But he’s not always so practical. It was when preparing for Everest, testing snowshoes, that he says he became disillusioned at the price and quality of what was available – and so decided to build his own. “About $75,000 later I had my snowshoe design,” he says, with another shrug. He sold the design to MSR and snowshoeing, to a certain extent, was revamped in the Forrest image: deceptively simple design addressing a simple problem. When you walk across slopes – especially ones with packed snow or ice – on tubular-framed snowshoes, you slide. Forrest’s design corrected that by adding additional traction front and rear. Later came a ‘shoe with 360° traction – the Lightning Ascent – which was introduced just this past fall and has won a number of accolades, most recently in the pages of Time Magazine as one of the “Coolest Inventions of 2004.”
The Lightning Ascent, Forrest explains, is designed like a cookie-cutter, which means it gains traction on all sides. He shows me a long aluminum strip – straight but for an arc in the middle – then swiftly bends it so the ends meet, elegantly and succinctly describing how the Lightning frame works. He’d experimented with different materials but struggled with a one-piece design that would give him the rise he needed for the front of the ‘shoe. And then, one day while working at his desk, he saw in his mind how he could do it with one piece of aluminum.
Forrest and his wife, Rosa, have had a busy winter so far this year, testing the next incarnation of the Lightning Ascent in some heavy snows. Together, they’ve snowshoed over 1,700 miles in testing over the years, and while they’ve gone as far afield as Chile, they’ve discovered there’s no place like home in the hills and mountains around Salida. With such a vast playground nearby, it only takes a day pack, but the belief is they’d darn well better be ready to be stuck out overnight in an emergency. That idea drives much of what he puts in his pack, with a worst-case scenario being very much at the forefront.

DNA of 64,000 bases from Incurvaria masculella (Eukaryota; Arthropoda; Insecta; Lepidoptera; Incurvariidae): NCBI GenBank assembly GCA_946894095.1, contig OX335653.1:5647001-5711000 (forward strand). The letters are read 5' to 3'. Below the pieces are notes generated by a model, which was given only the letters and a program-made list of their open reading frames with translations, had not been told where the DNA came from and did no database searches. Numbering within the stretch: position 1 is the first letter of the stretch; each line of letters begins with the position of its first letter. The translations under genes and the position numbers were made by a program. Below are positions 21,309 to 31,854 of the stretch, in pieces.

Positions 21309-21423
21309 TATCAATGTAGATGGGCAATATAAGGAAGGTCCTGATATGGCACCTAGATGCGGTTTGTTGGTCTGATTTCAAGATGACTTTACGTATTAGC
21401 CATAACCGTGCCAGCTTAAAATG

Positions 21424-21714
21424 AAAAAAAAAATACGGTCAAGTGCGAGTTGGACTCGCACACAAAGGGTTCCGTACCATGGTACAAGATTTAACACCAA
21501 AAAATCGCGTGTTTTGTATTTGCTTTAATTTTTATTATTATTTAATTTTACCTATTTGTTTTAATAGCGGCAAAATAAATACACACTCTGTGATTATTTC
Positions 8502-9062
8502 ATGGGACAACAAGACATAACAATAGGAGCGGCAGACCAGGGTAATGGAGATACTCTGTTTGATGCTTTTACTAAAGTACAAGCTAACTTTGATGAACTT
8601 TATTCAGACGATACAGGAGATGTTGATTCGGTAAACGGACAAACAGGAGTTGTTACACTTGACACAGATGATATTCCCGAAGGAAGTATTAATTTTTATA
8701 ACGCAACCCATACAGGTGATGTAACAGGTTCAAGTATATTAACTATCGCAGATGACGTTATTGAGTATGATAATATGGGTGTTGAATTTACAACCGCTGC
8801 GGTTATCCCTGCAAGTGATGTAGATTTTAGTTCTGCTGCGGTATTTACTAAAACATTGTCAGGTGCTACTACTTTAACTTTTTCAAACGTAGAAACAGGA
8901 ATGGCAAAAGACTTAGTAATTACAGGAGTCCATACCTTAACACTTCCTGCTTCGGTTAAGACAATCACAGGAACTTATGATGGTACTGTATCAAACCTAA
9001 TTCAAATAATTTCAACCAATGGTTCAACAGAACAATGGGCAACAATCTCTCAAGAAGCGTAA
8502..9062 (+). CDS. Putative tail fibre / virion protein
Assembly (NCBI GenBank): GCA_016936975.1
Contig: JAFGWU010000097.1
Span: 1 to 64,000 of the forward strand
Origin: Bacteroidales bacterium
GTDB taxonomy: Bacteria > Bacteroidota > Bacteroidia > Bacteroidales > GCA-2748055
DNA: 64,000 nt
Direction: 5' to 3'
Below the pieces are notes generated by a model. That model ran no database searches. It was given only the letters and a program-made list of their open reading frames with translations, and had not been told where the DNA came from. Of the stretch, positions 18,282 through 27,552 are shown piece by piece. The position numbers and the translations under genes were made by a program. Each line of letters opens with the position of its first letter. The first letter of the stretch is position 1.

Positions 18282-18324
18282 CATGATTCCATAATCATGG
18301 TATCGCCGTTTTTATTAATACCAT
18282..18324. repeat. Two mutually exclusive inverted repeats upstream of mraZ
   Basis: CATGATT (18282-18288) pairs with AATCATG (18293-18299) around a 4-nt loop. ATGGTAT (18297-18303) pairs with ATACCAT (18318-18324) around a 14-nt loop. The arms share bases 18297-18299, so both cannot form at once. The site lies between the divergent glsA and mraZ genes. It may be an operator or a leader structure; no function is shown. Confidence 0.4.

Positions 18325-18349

With luck and skill, Bill and Rosa won’t ever need much of what he carries in his pack. Feeling healthier these days, Forrest says he’s got an eye on returning to climbing but also acknowledges the fateful turn that his illness gave him: not only a door to a new arena of design and sport, but something that’s given him more time with his wife. “I’ve spent a lot of time with Rosa snowshoeing, which is time I would’ve spent climbing without her.”
The twinkle in his eye makes it plain this is most definitely a good thing.
Unpacked: Bill Forrest
Snowshoe day trip
-Pack: An old Kelty with the stays removed and a few other modifications like an extra pocket sewed on and elastic bands attached to the bottom to hold sitting pads.
-Camera case – modified with Velcro straps for easy on-and-off from the pack straps. In winter, Bill keeps a small digital camera in his shirt pocket and uses the camera case for “Picks of Life” ice picks. This emergency device would allow a snowshoer who’s plunged into a frozen lake to haul himself out.
-Whistle (on pack strap) — For bears
-Tiny Channel Lock pliers for repairs — and also for a pot holder
-Emergency bag. This tiny bag was developed years ago by Forrest for 1-day climbs, and he keeps it with him most of the time even though some of the items are redundant. Contents include the “10 essentials plus”: compass, whistle, safety pins, firestarting materials, flagging to mark trail, waterproof paper with paper clips, pencil, bandages, tiny headlamp, fingernail clippers, sewing kit, Gerber LST knife, P38 Army can opener
-Water bottle with insulator (to prevent freezing)
-OR Seattle Sombrero hat
-Plastic bag for wallet
-Parker’s Perfect Anti-fog stuff for glasses
-Toiletries bag w/TP, handwipes, etc.
-Boot chains – used for lower part of trail where snow is packed down and snowshoes aren’t needed
-Food bag (gorp, Quaker chewy granola bars, fruit)
-cold weather hat
-Pill kit (Advil, etc.)
-Water scoop for collecting trickles
-Winter firestarter kit – the heavy artillery “torch” kit
-Winter overnight pack – small pot for melting water with some food and drink items inside; spoons
-First Aid kit
-Spare clothing – “say you fell in a lake…”
-2-person bivouac sack/emergency shelter